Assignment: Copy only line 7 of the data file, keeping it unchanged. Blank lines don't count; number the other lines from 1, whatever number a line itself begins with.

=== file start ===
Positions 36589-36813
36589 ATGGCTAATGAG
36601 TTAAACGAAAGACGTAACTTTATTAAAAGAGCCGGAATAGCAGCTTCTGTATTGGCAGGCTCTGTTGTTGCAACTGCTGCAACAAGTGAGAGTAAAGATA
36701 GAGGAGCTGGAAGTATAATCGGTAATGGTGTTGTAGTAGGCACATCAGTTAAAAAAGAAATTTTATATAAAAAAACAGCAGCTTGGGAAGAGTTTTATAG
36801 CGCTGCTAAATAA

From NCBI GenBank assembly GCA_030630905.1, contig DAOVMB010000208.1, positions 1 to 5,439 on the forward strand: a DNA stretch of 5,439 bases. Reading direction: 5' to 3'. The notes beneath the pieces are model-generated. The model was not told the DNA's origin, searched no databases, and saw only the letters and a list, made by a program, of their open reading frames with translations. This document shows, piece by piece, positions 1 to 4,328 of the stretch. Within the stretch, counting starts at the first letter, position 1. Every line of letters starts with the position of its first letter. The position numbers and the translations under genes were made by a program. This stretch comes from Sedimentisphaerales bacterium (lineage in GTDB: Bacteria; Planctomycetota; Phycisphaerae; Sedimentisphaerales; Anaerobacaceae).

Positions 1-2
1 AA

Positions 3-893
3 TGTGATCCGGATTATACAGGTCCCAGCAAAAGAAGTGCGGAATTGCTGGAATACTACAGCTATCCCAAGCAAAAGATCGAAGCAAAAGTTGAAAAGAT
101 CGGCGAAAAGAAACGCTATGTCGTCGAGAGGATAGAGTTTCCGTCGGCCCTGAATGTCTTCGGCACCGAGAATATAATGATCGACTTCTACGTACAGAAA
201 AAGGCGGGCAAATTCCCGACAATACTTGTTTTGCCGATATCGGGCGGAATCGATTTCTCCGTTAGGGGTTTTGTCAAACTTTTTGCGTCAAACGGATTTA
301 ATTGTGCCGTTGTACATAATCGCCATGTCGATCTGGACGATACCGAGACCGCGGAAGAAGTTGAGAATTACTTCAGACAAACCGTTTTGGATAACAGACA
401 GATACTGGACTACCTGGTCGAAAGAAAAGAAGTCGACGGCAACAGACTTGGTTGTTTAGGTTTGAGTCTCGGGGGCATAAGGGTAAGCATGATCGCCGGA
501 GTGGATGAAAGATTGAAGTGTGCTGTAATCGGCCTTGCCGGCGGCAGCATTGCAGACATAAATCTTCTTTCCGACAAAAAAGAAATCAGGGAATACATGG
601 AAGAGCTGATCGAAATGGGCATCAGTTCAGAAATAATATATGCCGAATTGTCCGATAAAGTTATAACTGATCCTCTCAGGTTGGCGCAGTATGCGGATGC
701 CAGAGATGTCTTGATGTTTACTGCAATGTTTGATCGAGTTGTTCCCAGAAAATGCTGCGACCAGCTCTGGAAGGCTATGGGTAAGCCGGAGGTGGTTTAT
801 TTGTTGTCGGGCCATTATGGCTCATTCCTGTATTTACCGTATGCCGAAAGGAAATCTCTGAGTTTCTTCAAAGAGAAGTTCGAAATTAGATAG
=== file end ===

Positions 1-2